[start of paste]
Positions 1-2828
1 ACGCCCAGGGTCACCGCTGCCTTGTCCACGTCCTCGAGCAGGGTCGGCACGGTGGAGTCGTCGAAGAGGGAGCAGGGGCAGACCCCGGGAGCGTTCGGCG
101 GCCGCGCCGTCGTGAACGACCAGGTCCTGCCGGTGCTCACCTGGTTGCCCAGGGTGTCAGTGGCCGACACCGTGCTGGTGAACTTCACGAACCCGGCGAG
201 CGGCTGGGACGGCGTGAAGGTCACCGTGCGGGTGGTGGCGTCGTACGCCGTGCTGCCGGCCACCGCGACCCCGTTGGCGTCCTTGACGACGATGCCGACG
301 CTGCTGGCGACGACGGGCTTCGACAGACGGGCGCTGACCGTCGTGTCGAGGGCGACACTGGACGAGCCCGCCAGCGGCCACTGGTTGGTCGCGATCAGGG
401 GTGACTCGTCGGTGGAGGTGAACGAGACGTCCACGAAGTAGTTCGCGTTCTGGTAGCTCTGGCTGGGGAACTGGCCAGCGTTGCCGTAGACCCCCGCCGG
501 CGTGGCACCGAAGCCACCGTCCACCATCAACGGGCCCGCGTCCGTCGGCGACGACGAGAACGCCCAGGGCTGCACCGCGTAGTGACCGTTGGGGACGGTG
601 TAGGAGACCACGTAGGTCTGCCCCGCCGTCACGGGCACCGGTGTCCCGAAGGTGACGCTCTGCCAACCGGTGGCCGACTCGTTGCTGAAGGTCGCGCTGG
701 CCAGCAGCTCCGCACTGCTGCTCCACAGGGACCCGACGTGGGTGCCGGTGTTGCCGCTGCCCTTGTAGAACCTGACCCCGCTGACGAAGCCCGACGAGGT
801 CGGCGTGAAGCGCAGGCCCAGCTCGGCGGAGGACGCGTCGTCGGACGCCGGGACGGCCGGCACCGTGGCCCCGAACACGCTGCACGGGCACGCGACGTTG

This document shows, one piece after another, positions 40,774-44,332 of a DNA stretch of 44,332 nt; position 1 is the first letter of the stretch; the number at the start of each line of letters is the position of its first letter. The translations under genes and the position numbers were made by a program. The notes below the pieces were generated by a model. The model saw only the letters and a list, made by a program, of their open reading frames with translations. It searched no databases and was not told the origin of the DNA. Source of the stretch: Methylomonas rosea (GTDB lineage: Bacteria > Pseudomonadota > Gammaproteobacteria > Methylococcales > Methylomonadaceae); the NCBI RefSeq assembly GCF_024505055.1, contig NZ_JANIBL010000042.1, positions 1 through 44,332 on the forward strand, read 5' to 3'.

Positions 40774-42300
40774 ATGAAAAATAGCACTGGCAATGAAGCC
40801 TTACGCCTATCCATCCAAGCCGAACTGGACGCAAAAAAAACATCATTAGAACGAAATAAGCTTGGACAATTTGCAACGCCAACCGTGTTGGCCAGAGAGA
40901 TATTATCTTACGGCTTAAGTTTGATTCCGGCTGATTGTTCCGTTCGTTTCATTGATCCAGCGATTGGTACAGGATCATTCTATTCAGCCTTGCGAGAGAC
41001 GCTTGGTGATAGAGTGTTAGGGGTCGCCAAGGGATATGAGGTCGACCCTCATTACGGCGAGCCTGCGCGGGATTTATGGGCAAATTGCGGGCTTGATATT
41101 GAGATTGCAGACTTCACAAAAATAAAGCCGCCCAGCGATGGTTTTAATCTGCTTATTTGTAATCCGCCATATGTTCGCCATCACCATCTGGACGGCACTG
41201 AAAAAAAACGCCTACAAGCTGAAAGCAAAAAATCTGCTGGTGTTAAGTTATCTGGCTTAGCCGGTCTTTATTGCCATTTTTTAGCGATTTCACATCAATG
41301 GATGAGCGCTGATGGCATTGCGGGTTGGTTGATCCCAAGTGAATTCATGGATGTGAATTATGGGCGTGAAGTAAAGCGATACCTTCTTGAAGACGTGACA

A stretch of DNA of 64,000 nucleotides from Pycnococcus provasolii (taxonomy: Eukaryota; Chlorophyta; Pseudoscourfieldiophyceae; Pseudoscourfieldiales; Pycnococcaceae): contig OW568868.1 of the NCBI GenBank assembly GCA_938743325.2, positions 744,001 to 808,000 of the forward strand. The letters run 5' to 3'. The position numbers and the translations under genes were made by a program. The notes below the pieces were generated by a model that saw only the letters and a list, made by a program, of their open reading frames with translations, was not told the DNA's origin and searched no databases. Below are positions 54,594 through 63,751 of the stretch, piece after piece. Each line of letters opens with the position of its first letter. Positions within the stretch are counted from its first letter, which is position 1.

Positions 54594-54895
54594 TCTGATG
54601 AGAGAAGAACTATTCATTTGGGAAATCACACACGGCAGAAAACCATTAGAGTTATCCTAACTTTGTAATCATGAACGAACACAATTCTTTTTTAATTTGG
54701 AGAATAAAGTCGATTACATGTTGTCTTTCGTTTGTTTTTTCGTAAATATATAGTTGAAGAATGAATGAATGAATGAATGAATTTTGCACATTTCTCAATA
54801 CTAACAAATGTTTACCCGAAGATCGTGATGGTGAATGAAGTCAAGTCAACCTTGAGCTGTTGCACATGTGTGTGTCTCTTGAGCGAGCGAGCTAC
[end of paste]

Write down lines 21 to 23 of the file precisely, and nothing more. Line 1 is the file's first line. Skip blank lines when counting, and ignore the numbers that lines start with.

Positions 54594-54895
54594 TCTGATG
54601 AGAGAAGAACTATTCATTTGGGAAATCACACACGGCAGAAAACCATTAGAGTTATCCTAACTTTGTAATCATGAACGAACACAATTCTTTTTTAATTTGG